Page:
For many this illness can take a long time to diagnose accurately and even longer to correctly medicate, since doctors have to treat a number of different problems.  For me this has meant a cocktail of medications that can manage 4 sets of symptoms:

Disordered Thinking (schizophrenic part):  as manifest in delusions or hallucinations.  These are treated with antipsychotic medications.  I take a low dose of Risperal.

Mood Imbalance:  as treated with lithium or an anticonvulsant such as Depakote or Neurontin.  I actually take a high dose of Neurontin.

Depression:  I take two antidepressants—Welbutrin and Prozac—that target two different neurotransmitters.  Neurotransmitters are chemicals that help to carry electrical impulses across synapses (space between cells) in the brain.

Mania:  There are no specific drugs to treat mania, but in someone with a form of bipolar disorder, doses of antidepressants have to be managed and adjusted, so as not to trigger a manic episode.  Doses have to be high enough to alleviate depression but not so high as to trigger mania.

Certainly, I could provide much more background information, but I also don’t want to burden you with more information than might interest you.  However, in addition to defining various forms of mental illness, I should also mention that my illness, though symptomatically well-managed, is not curable. 

I experience what are called “breakthrough symptoms” quite regularly.  These are ones that do exactly what you might think—they penetrate the defenses erected by my medications.  They spill over.  And even though this might be happening to me, you likely wouldn’t recognize it, unless you knew me quite well.  I’ve learned to ignore these periodic hallucinations.  They irritate; they can make it difficult to concentrate. But they don’t prevent me from leading a fairly ordinary and productive life.

My biggest and best defense against these kinds of symptoms, however, is stress management.  The more stress, the more breakthrough symptoms.  This means eating healthy meals, getting plenty of exercise, maintaining a regular sleep schedule, and managing conflict successfully.  It also means knowing what stresses me most, what triggers my symptoms and trying to manage that stress with extra vigilance.

I specifically require an unusual degree of predictability in my life.  I don’t do well with sudden change, change that I’m not able to anticipate. 

However, as many of you know, my partner Sara works in disaster response.  (Because of that we’ve spent the last two years living outside the US and have only in the last month come home to Kentucky after a year in Vietnam and more recently another in Haiti.)  Well, the thing about disasters is—not only are they, well, disastrous, but they also, for whatever reason, refuse to schedule themselves well enough in advance to suit my sensitive brain chemistry.  Damn disasters!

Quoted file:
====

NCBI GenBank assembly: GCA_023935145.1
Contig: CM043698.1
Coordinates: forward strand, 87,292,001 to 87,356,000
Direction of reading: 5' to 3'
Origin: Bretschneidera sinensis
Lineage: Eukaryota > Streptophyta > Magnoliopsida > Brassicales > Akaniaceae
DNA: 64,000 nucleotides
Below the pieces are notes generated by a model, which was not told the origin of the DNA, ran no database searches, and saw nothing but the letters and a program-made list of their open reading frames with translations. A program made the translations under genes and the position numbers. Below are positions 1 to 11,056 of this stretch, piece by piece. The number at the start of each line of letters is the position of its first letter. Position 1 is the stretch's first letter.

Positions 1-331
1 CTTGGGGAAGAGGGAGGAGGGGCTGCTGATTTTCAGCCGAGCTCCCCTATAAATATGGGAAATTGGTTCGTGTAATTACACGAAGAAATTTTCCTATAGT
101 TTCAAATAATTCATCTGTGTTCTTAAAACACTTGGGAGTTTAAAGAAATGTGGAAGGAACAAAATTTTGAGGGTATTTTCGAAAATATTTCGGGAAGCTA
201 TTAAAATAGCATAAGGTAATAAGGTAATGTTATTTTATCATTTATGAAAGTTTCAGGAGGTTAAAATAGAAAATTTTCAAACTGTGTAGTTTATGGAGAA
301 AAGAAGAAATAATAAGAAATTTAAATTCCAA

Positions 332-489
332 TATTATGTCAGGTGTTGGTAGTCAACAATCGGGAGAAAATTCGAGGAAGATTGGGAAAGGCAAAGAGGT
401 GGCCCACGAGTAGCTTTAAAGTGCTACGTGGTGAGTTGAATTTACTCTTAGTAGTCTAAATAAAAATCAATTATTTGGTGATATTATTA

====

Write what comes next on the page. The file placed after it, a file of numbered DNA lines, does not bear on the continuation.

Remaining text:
But that’s probably the topic for another post, on another day. 

In another couple of months, when Sara’s well-deserved break has ended, she’ll be reassigned to another disaster, and we’ll find ourselves somewhere else in the world.  But given my brain’s place on the continuum of crazy, let’s pray we know where well enough in advance to avoid a psychiatric disaster of the Kathy kind!

23 thoughts on “A Continuum of Crazy

    • You are so welcome, my friend. I’m glad you asked, as I think the answer lays a great foundation for what’s to come. I know I can always count on you and your inquiring, South African self! Thanks so much for the question!


  1. Great post! Thanks for the clear explanation. It leads me to another question which may or may not be important (feel free to ignore it). How did you meet Sara and what role has your relationship played in helping you deal with your symptoms?


    • Great question, Lisa! I’ve been with Sara for 5 years. We didn’t meet unitl I was looking pretty normal. I was working as an artist in residence here in Lexington and had just bought my home downtown. I don’t know that Sara has changed the way I manage the symptoms–except that loving her motivates me more than ever to keep the illness under control–as to be sick means pulling away into my own crazy space–away from her and the life we have built together–not literally, but emotionally. On the other hand, our lifestyle and her work are stressful, so I think I’ve learned to manage more stress and different kinds of stress–gotten better with a lack of predictability. Actually, this is worth exploring in a post of its own. Thanks for this quesion, Lisa!


  2. This was good, Kathy. My guess is that many of us can recognize someone we know in your post. My aunt, an ex-boyfriend, the daughter of a close friend: I see pieces of them as I read. And I see how getting an abolute diagnosis and the correct meds can be difficult.